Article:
My friends joke around a lot that I study death. I guess you could call me a fawn thanatologist of sorts.
Humans love to categorize and death is no exception. Of all the ways wildlife can die, they are often placed in just three categories: human-caused, predation, and natural causes that aren’t predation.
Human-caused mortality can include everything from direct causes like combine mishaps and roadkills to indirect causes like getting tangled in a fence.
Predation, of course, are the bears, bobcats, dogs, coyotes, and other sharp-toothed creatures lurking about in the night (or day!) ready to find a tasty meal.
Natural causes that don’t include predation are their own category and can starvation, disease, hypothermia, and drowning in a few inches of water (yes that happened).
For adult mammals in North America, a study in 2011 looked at all the causes of death for adult large and medium mammals and found that humans were responsible for most deaths. This was mainly the result of legal harvest.
But those are adults. What about fawns? They don’t get harvested in the summer but lots of them die.
Looking at the causes of fawn deaths listed in 29 populations studied, I calculated the proportion of fawns that died from each of the three categories: human, predation, and natural causes.
Those with the sharp teeth lead the pack. Predation followed by natural-caused deaths like starvation, disease, and abandonment ranked #2 with human-caused in last place.
Figure 1. Of fawns that died (from 29 different populations), the proportion of deaths attributed to predators, human activities, and natural causes (excluding predation).
We all know predators account for the largest portion of fawn mortality but what about the rate. Mortality rate is the opposite of survival rate. For example – if fawn survival rate is 54%, then 54% of all fawn lived and the corresponding mortality rate is 46% meaning 46% of all fawns died. These rates sum to 100%.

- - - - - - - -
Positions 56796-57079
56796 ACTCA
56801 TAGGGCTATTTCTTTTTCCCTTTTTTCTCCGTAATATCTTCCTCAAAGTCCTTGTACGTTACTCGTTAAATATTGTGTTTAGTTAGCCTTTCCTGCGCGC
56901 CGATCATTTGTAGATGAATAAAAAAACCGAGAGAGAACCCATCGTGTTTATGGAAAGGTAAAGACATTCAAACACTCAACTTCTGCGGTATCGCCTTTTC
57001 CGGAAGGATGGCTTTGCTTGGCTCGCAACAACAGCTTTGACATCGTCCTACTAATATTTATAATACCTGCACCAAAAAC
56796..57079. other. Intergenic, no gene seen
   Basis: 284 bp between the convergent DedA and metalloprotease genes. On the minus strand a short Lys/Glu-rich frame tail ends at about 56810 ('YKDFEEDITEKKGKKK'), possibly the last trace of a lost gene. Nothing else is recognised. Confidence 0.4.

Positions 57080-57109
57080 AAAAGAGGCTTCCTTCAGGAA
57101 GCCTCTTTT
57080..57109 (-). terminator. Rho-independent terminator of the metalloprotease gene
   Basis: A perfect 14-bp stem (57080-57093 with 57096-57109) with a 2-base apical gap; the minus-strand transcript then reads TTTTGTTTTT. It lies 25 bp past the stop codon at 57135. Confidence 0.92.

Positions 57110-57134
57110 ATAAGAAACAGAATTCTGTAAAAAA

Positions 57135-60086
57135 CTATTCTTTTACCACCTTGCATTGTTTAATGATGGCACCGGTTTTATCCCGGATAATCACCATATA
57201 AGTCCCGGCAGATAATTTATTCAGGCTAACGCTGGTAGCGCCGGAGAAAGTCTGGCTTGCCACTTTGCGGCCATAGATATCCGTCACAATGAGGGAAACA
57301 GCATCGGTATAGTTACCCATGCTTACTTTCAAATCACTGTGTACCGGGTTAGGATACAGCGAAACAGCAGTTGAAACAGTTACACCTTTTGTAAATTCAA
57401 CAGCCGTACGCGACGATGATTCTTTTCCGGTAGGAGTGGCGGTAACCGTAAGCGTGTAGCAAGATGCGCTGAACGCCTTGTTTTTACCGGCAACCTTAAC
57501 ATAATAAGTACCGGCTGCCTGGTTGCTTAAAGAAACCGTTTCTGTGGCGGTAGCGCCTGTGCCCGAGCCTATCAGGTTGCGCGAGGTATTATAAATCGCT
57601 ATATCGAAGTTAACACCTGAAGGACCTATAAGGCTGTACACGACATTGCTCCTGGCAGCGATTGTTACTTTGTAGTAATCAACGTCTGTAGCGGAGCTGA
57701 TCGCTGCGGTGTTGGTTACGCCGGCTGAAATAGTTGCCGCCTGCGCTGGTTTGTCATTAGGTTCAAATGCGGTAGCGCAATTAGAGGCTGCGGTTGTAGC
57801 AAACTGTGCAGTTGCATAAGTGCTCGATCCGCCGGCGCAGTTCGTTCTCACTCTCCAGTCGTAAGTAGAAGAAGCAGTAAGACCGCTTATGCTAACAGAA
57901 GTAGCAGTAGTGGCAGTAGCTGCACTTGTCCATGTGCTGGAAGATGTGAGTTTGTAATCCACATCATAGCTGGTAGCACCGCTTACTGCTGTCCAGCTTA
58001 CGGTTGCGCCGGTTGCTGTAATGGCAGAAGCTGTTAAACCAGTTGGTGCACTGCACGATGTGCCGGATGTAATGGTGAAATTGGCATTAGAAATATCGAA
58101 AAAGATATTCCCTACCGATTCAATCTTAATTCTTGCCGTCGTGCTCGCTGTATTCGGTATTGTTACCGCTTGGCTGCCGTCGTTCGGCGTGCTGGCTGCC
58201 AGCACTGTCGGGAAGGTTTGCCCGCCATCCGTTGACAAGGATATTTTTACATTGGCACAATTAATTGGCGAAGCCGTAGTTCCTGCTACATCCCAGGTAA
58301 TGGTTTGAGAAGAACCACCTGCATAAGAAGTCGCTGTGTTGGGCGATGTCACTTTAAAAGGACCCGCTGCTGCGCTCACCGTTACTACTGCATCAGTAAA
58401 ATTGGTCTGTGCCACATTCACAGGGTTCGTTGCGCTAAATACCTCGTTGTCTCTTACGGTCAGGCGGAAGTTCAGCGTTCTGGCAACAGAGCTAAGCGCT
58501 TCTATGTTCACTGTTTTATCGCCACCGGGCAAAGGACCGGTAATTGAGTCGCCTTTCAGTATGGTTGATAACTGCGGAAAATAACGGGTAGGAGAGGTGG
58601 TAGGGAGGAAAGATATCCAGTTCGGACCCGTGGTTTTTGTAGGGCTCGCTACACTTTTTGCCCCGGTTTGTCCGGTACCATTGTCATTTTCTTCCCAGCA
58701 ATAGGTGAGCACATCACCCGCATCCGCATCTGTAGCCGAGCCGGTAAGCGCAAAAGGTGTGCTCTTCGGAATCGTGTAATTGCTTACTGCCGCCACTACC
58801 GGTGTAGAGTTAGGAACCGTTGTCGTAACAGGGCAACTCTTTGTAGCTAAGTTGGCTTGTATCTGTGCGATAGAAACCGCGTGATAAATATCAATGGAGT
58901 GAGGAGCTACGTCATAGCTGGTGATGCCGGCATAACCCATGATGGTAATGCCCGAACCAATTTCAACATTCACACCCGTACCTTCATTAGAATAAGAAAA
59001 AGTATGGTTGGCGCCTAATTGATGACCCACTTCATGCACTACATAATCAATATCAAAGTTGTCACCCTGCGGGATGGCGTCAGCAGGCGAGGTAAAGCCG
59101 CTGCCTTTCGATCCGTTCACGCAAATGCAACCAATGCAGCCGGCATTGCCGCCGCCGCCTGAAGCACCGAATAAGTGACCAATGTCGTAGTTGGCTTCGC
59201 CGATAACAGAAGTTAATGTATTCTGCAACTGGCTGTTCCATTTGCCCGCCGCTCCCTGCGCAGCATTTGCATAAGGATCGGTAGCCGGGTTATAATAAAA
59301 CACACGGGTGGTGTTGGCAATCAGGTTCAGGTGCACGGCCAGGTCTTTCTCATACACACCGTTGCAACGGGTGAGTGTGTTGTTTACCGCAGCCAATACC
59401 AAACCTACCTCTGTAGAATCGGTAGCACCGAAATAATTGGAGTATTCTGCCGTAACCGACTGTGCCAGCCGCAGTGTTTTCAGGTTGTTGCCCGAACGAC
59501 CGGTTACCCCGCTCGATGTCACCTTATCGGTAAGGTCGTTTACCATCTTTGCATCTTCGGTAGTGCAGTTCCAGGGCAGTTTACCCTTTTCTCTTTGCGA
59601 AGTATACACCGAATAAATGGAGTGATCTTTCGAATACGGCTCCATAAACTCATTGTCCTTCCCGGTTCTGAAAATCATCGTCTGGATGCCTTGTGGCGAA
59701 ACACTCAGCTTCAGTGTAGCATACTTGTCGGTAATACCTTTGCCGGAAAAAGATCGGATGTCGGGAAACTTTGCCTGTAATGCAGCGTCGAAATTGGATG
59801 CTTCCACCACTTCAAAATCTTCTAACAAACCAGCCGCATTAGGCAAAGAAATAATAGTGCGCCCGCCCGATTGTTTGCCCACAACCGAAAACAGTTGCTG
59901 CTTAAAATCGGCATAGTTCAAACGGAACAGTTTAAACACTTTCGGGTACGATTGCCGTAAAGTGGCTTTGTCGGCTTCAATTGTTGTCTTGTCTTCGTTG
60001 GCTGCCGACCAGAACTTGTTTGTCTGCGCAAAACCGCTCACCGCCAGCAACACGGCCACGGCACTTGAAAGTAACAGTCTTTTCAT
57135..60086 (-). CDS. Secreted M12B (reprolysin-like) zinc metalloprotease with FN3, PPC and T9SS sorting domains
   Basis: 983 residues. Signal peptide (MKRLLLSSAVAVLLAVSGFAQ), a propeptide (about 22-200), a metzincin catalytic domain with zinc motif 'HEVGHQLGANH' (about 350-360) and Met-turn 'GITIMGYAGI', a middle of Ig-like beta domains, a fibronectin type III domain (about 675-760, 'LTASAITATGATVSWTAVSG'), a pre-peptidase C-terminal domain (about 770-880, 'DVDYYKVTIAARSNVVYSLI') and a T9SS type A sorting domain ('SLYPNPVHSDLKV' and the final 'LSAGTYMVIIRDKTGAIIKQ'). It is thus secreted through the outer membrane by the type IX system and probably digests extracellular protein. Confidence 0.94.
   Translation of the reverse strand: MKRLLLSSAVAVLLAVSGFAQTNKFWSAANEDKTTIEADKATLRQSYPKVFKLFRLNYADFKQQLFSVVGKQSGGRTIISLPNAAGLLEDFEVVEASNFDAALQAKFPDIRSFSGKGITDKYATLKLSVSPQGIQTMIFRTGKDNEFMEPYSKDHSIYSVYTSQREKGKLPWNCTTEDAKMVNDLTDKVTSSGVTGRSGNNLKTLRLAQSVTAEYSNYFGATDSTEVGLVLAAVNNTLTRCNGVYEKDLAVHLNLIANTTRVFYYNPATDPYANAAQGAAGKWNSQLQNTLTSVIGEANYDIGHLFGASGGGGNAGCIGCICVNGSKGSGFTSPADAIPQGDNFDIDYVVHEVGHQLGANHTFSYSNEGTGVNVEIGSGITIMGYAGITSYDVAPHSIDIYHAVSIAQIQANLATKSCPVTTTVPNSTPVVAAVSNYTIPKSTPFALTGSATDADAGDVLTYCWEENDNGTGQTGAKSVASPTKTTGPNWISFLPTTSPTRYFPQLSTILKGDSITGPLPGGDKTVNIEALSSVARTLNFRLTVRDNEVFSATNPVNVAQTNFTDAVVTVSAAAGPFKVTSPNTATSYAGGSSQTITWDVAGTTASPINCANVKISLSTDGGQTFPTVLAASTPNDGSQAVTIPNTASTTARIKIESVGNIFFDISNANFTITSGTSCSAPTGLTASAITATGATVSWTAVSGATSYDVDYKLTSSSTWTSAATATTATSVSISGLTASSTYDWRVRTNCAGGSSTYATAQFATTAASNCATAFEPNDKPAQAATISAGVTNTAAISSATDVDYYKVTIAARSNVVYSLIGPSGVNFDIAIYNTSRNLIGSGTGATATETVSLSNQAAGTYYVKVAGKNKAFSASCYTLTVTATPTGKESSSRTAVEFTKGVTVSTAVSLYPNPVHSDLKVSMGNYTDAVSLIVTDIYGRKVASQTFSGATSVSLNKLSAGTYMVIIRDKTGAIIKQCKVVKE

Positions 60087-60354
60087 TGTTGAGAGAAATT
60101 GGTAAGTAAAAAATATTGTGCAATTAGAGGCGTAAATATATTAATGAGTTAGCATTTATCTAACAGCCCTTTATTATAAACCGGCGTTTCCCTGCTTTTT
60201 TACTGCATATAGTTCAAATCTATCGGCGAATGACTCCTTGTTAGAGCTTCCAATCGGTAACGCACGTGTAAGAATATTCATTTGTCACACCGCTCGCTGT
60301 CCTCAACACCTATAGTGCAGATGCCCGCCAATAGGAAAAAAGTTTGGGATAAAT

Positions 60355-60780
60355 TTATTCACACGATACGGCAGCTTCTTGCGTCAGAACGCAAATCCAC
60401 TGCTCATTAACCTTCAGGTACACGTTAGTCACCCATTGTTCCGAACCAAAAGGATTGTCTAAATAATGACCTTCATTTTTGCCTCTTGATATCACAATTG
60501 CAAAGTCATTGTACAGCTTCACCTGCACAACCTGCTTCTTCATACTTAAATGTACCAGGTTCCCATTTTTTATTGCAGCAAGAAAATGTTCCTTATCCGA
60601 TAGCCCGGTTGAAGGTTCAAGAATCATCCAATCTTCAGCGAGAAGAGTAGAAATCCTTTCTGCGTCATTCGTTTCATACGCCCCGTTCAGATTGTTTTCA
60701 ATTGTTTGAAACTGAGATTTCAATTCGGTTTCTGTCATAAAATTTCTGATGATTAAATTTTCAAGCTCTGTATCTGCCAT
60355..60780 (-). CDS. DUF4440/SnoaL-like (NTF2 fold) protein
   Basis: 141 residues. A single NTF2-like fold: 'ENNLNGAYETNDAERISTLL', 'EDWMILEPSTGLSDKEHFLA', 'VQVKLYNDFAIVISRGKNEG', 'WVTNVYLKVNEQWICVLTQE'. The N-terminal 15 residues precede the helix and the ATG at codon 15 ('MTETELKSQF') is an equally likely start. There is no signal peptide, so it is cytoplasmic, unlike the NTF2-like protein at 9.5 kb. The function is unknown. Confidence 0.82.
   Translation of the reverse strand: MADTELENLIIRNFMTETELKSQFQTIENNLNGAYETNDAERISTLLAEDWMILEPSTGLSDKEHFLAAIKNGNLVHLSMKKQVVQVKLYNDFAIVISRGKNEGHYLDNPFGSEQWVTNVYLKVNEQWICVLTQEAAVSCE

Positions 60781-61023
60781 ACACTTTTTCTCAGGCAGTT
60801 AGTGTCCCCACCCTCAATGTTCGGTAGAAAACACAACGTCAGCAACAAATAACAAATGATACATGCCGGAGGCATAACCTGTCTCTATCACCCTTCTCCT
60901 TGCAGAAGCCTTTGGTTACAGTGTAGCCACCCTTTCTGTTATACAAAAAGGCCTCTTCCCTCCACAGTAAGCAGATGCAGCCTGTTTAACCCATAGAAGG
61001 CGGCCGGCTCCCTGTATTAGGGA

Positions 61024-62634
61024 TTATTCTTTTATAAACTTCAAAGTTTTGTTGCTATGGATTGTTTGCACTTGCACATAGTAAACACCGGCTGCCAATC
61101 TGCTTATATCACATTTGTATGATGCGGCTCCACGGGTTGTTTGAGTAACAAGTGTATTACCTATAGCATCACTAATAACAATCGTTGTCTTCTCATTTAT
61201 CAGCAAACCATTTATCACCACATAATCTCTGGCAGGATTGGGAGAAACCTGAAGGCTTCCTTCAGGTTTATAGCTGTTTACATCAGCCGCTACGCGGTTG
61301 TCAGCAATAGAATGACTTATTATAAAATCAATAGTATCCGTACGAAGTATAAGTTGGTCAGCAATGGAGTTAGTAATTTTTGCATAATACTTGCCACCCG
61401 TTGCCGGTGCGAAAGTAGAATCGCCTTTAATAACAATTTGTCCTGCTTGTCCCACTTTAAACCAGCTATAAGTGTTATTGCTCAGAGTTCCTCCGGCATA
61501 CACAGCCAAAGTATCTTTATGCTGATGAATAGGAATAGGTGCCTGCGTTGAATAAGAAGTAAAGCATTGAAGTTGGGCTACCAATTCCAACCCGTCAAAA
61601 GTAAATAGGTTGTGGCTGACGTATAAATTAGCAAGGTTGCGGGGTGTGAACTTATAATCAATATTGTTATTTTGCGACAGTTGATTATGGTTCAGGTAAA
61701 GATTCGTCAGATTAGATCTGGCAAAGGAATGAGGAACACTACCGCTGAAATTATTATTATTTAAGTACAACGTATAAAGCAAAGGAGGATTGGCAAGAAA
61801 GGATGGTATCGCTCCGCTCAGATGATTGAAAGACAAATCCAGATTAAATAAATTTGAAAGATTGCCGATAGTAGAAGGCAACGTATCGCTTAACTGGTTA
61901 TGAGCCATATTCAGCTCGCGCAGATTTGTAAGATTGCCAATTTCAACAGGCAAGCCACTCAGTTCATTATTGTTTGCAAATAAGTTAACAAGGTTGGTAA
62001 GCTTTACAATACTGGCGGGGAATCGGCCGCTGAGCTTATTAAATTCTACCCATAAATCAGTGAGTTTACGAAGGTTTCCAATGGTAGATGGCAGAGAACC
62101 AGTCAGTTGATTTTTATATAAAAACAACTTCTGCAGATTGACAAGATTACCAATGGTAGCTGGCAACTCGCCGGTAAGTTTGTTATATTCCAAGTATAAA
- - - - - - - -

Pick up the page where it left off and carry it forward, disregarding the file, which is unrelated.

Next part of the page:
We break the total mortality rate into our 3 categories assigning a percentage of mortality to each.
Predation won that race as well but what was surprising was the mortality rate natural and human causes. These were statistically similar. Although natural causes killed a higher proportion of dead fawns than humans (from the first graph), the rate of mortality (proportion of total fawn population) from human causes was similar to the rate fawns died from natural causes.
Figure 2. Proportion of all fawns (in 29 different populations) that died from predators, human activities, and natural causes (excluding predation) and the proportion that survived.
Humans are the smallest source of mortality in North America for white-tailed deer fawns, but the rate fawns are dying from human sources may be greater than expected.
While humans aren’t going to cause a reduction in fawn recruitment and survival any time soon, it is a source of mortality worth noting as human impact moves into more areas.
Ok, so predation is the leading source of fawn mortality in all landscapes even agricultural. But by how much?
Can landscape influence the proportion of fawns that get eaten or run over or starve? Fawn survival is higher in landscapes with more agriculture. Which category of death does landscape influence?
Hmmmm…the plot thickens.
M.S. Graduate Student